We obtain an extremely specialised theorem that applies to authentication properties on this specific description NET of the network. This theorem is at the heart of the proof strategy presented in this paper. It provides a sufficient list of conditions whose achievement guarantees that NET .
is such that
The rank function is intended to have positive value on all messages which can be generated by some agent (including the enemy) during a run of the protocol, when all messages in the set R are prevented from occurring. The intention is to show that this restriction on R means that no event from T can occur, and hence by Lemma 1 that . Conditions C1 and C2 together mean that if the enemy only ever sees messages of positive rank, then he can only ever generate messages of positive rank.
Condition C4 states that the same is true for the users of the network (when restricted on R ): they never output a message of non-positive rank unless they previously received such a message. The specification is defined as:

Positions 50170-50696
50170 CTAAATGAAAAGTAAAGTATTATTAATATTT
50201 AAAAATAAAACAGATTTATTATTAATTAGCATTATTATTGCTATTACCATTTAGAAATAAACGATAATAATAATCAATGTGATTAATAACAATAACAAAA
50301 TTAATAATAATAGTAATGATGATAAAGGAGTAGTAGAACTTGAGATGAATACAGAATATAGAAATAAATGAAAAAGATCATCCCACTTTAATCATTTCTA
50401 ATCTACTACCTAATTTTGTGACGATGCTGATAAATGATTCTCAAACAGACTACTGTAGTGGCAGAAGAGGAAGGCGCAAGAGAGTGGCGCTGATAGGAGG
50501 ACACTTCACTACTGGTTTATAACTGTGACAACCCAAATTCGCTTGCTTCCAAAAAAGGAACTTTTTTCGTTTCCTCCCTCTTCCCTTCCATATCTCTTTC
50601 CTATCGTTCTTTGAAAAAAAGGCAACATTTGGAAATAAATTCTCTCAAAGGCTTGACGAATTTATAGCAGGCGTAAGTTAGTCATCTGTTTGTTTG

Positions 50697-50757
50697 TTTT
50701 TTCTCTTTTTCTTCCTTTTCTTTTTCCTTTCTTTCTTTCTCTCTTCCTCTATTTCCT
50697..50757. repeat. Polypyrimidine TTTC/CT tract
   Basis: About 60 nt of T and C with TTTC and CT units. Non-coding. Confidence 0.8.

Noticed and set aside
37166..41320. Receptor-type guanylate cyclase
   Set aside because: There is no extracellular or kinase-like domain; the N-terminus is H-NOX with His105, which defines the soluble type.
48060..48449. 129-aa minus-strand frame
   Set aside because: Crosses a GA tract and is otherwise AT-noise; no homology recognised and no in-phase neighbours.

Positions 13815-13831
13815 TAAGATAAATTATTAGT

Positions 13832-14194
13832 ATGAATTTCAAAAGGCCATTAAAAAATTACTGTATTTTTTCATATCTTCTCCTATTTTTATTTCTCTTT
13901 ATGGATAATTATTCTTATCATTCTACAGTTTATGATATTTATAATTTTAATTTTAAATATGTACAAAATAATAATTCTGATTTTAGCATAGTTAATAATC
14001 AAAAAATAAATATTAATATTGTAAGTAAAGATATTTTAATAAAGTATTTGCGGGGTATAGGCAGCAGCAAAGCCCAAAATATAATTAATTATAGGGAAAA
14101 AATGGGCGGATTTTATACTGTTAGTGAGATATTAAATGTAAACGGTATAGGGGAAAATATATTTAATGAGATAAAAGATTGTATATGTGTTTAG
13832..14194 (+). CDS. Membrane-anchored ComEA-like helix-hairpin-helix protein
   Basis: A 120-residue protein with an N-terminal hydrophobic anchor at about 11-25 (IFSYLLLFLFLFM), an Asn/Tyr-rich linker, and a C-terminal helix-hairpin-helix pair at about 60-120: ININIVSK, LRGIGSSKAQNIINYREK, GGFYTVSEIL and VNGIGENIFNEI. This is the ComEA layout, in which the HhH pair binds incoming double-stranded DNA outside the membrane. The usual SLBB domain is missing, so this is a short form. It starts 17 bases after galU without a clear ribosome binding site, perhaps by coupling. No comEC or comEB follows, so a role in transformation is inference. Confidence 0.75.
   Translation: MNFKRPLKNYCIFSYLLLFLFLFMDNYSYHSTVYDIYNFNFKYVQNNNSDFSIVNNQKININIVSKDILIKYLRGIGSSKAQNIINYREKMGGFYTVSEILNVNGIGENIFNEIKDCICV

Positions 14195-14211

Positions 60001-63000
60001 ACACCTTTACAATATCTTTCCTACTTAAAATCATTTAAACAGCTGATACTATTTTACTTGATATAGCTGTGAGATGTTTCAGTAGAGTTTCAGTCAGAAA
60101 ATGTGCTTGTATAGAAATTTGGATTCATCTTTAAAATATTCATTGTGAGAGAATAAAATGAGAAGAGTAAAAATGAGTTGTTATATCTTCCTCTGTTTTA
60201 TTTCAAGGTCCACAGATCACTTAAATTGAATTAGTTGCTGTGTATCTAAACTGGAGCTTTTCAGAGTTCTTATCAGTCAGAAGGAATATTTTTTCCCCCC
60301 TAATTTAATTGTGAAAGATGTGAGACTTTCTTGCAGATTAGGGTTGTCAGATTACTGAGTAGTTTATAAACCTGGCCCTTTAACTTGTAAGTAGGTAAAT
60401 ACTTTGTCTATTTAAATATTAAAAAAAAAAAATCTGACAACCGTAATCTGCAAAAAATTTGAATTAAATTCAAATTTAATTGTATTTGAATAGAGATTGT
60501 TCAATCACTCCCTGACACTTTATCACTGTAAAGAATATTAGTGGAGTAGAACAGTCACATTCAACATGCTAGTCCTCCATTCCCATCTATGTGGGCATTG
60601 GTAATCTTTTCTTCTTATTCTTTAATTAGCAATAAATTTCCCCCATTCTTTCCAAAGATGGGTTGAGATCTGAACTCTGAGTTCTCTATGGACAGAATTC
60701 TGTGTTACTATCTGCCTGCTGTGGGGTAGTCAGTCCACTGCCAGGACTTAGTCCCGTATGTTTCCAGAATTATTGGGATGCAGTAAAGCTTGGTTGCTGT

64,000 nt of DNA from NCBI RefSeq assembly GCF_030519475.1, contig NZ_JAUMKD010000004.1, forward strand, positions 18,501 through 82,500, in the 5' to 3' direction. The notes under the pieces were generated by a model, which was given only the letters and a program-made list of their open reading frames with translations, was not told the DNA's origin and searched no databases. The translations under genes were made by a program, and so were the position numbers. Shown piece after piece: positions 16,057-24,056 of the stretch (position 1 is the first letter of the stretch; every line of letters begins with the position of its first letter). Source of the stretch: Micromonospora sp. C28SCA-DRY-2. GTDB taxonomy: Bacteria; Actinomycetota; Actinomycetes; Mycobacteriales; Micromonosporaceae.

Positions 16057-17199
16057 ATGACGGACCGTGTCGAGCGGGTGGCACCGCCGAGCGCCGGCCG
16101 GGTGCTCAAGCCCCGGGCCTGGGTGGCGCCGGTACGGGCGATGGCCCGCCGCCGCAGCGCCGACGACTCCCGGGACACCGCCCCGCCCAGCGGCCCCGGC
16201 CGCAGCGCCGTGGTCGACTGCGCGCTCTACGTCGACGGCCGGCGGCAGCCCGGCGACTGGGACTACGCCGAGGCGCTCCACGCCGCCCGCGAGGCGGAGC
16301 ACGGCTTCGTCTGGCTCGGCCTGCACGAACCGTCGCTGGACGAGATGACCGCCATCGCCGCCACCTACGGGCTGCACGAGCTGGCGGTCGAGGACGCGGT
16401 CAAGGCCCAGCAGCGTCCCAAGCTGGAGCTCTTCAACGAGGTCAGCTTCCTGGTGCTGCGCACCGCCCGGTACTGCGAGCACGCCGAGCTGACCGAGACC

If every message received on rec has positive rank, then so does every message sent out on trans .
The predicate ``'' can therefore be seen as describing an invariant: at every stage of the protocol's execution when R is suppressed, it must hold of the next message. Since C3 states that it does not hold for any message in T , this means that no message in T can ever be generated.
The problem for any particular protocol, and a particular authentication property expressed in terms of R and T , is to find an appropriate rank function which makes C1 to C4 all true, and to verify this fact.